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In August, 2015, the Physicians Foundation, in partnership with Brandeis University, facilitated a conference focused on building a physician leadership curriculum that helps to empower physicians to navigate today’s complex and ever-changing healthcare system. The conference brought together a host of academics, practicing physicians and representatives from an array of state and county medical societies. The event focused on advancing the work of physician leaders in the most comprehensive, pragmatic and efficient manner possible. Given the profound changes underway in healthcare (e.g., transition towards value-based care delivery and payment models, rapid medical consolidation, increased reporting requirements and regulatory oversight), it is more critical than ever to equip practicing physicians with the tools, knowledge and insights necessary to serve as influential leaders.

To better understand the thoughts and perspectives of practicing physicians, and the issues they feel are of foremost importance to physician leaders today, we conducted a survey of 425 physicians across 12 states (in collaboration with Brandeis University and a number of state medical societies). The respondents ranged in positions from C-suite executives and clinical directors to practice owners and doctors in private practice. The survey was very telling, as it revealed deeper insights into what physicians feel are the primary opportunities and challenges associated with physician leadership.

Some of the key opportunities include:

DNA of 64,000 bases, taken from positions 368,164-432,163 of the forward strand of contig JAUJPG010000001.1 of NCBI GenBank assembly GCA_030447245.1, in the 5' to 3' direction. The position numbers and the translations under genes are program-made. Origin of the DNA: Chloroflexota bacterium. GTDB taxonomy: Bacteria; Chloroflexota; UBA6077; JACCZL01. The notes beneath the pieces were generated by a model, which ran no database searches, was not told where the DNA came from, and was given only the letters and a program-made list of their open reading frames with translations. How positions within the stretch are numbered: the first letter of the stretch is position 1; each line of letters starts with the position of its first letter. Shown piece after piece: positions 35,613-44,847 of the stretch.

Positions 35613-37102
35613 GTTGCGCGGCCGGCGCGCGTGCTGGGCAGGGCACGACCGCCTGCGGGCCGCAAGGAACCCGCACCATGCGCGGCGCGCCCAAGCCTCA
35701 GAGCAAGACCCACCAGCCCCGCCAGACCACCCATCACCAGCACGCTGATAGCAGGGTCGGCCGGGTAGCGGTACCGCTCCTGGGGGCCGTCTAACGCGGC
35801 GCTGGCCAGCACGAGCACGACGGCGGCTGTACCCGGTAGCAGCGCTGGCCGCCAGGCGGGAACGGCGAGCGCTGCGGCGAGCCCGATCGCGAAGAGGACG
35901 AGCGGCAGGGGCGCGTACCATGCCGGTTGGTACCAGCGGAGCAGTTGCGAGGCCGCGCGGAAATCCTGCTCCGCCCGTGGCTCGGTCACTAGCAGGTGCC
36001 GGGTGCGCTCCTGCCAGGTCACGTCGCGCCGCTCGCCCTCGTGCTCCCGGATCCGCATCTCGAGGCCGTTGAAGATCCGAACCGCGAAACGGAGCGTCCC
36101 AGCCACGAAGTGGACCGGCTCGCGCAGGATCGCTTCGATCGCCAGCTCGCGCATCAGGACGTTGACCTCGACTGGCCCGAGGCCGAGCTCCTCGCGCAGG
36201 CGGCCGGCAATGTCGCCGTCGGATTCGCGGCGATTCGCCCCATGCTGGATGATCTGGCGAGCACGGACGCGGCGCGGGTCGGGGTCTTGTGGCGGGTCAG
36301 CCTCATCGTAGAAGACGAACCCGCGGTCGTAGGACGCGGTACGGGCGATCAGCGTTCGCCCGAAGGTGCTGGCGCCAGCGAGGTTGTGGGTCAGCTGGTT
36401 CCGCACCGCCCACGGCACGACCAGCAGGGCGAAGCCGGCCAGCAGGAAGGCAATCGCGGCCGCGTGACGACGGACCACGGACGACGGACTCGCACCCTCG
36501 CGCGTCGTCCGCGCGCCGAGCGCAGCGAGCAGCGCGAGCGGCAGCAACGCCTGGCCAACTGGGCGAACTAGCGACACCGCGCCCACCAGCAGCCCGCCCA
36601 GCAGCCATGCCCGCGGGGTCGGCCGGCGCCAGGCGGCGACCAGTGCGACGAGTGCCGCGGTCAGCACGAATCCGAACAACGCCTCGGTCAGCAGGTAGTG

Managing change: Enhancing patient experience; more flexibility with practice models; and fostering efficiency

Team-based care: Increasing collaboration, communication and team building

Quality of care: Exploring ways to enhance quality and safety of care and employ best practices that can be replicated across the country

Job satisfaction: Developing professional growth and working towards maintaining independence and autonomy

Alternatively, physicians surveyed also see a range of challenges in the areas of physician leadership, including:

Administrative challenges: Increasing levels of paperwork; recruiting physicians; physician buy-in to changing rules and quality metrics reporting, and overall bureaucratic management issues

Monetary: Financial pressures; income concerns; reimbursement challenges tied to quality reporting metrics (related to both government and commercial payers)

Health system changes: Lack of definition and specificity with quality improvement requirements and measures; changing payment and delivery models (e.g., ACOs, value-based payment models such as bundled payments); significant disconnect between patient care needs and what the healthcare system stipulates

The survey demonstrates there are many challenges that need to be addressed, but this time of change also presents opportunities to improve our healthcare system and ensure that physicians continue to play a central role. We know that for any change to be successful, physicians must be a leading voice in helping to formulate effective policy at the national, local and state level.

The term physician leadership tends to be overused and oversimplified. Yet, the reality is physician leadership is a multifaceted, complex area that requires careful study and analysis of its individual components (e.g., administrative and regulatory changes, alterations in payment and delivery models, balancing clinical needs and sustainable business practices, etc.).

This is the first in a series of posts focused on physician leadership. The Foundation’s goal is to begin a dialogue with practicing physicians, state medical societies and other key stakeholders on the role of physician leadership, its various components and how best the medical community can work together to maximize our success.

We invite to share your thoughts by emailing us at info@physiciansfoundation.org or engage with us on Twitter at @PhysiciansFound.